Shared Services Canada System Maintenance Notice
Please note that the network will not be available for 15 min on December 3, 2022, anytime between 19:00 and 23:00 (EST).
How can we manage a just energy transition? A comparative review of policies to support a just transition
About the project
How can we transition to more sustainable industries in Canada, support workers and develop resilient communities? How can we manage a “just transition”? This study synthesizes national and regional initiatives, strategies, policies and practices being implementedto manage a just transition across 25 countries (advanced OECD economies) and 74 regions, plus European Union policies. Countries/regions were selected on the basis of having had sub-regional territories with a significant share of labour in industry (25% +), which subsequently declined within the past decade (n=130). Just transition initiatives were identified across seven thematic areas: i) governance mechanisms; ii) climate and sustainability planning; iii) workforce development; iv) economic development; v) regional and rural development; vi) innovation and research; and vii) social security.
- Jobs- and environment-focused strategies, polices and initiatives were the most prevalent type. Well-developed workforce and skills strategies and wide-ranging climate action plans were evident among the cases studied. Society-focused framing is less common. Social justice language is largely absent from industrial transition policies.
- Besides coal, specific carbon-intensive industries are rarely identified in strategic documents. National climate strategies tend to address jobs, the economy and clean growth in overarching terms. At the regional level, policies are more likely to be targeted where it is an industry of national importance; there is a long history of dependence on a given sector; the sector in transition is clearly identifiable, regionally concentrated and important (in terms of employment and contributions to GDP); and/or there has been a sudden shock causing job loss (e.g., coal industry).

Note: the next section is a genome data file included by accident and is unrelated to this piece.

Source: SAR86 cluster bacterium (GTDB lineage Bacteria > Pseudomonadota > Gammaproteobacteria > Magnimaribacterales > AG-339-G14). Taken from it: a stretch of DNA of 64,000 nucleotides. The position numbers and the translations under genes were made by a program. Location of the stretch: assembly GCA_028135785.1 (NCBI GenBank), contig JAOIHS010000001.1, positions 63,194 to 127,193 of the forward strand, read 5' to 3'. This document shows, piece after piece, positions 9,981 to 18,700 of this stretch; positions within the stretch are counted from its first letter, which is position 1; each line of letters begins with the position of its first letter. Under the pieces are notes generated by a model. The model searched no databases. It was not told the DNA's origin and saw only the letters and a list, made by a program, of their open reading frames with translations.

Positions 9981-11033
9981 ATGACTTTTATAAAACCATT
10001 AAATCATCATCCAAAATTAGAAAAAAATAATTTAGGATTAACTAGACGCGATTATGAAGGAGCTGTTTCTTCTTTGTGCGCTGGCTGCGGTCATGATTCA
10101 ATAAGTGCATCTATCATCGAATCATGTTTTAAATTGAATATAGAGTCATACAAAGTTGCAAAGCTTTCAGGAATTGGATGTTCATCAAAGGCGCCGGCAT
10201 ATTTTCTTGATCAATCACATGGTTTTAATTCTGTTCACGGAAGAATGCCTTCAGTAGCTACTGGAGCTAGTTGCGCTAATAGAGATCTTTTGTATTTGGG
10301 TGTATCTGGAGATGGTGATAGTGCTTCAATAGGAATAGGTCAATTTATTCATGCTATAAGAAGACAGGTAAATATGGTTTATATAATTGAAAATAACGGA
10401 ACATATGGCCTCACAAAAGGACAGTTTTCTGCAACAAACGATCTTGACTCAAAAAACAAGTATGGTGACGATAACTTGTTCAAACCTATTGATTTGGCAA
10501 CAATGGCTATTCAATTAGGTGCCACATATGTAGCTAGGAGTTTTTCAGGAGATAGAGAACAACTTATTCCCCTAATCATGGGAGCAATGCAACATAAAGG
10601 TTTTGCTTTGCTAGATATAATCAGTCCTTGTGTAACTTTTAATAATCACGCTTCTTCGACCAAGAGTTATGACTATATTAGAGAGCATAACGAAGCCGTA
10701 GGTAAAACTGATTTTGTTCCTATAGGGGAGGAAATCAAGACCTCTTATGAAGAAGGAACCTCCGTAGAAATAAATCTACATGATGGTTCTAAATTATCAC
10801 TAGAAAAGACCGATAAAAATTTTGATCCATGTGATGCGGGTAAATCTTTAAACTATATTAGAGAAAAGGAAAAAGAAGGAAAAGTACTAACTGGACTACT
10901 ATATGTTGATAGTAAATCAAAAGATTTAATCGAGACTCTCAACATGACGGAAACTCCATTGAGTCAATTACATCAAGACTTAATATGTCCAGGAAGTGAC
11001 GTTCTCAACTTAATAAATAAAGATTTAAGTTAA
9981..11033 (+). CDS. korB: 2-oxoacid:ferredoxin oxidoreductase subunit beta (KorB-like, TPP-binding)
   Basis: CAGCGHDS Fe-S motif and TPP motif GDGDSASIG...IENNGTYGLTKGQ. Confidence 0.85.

- Climate and economic strategies acknowledge the need to shift toward less carbon-intensive activities, but very few identify how those shifts can be proactively identified and addressed in order to facilitate transition. This has been a common criticism of policies in support of coal transitions; they have often been adopted afterthe transition is already well underway. One exception is workforce development measures, which tend to have a proactive outlook that anticipates future labour market demand/skills. However, these strategies are commonly aspatial.
- Many policies and strategies are poorly integrated with other policy areas. Sectoral initiatives such as infrastructure strategies and programs, Industry 4.0 strategies and investments, and workforce development plans commonly lack coordination mechanisms. Economic development strategies typically acknowledge the need for greener industries but generally do not identify declining ones or the nature of their fixed infrastructure. Economic development strategies are often poorly integrated with workforce development ones. Economic development strategies and Industry 4.0 initiatives tend to display an urban bias, especially in terms of how technology and innovation are viewed. Innovation or Industry 4.0 measures are mostly focused on SMEs and not existing large industries.
- Several important policy levers are missing. Land use is rarely recognized as an important policy lever. Social security systems have rarely been used as a policy mechanism to facilitate a just transition in a targeted way. Direct funding for community-level economic development supports was not common.
- Multi-level governance mechanisms are uncommon. Upper-level governments can help mobilize and target supports where needed. For example, Italy’s Transition 4.0 strategy is national in scale but risks being not targeted enough for a region like Piedmont and its decline in auto manufacturing.
Solutions demand an integrated suite of policies and effective multi-level governance. Just transition policies remain disproportionately reactive and often sectorally siloed. Multi-level governance mechanisms are often missing. Spain’s Just Transition Agreements are notable as they address multi-level governance in a comprehensive manner.
Proactive planning can support place-based responses. Many policy responses take the form of crisis management once an industry is already in decline. Proactive policies are needed. An example is New Zealand’s Just Transition Unit.
Accountability mechanisms are needed for determinations of justice. Notions of justice—distributional in terms of how different groups benefit or experience impacts of changes, recognitional in terms of interest groups and rights holders who may be implicated, and procedural in terms of who is included and how—are foundational to the concept of a just transition. The establishment of Just Transitions Commissioners in Scotland and Ireland is one accountability mechanism that governments could use to track, measure and report on these elements of justice.
Contact the researchers
Dr. Tamara Krawchenko, Assistant Professor, School of Public Administration and Institute for Integrated Energy Systems, University of Victoria; TamaraKrawchenko@UVic.ca
The views expressed in this evidence brief are those of the authors and not those of SSHRC, NSERC, CIHR and the Government of Canada
- Date modified: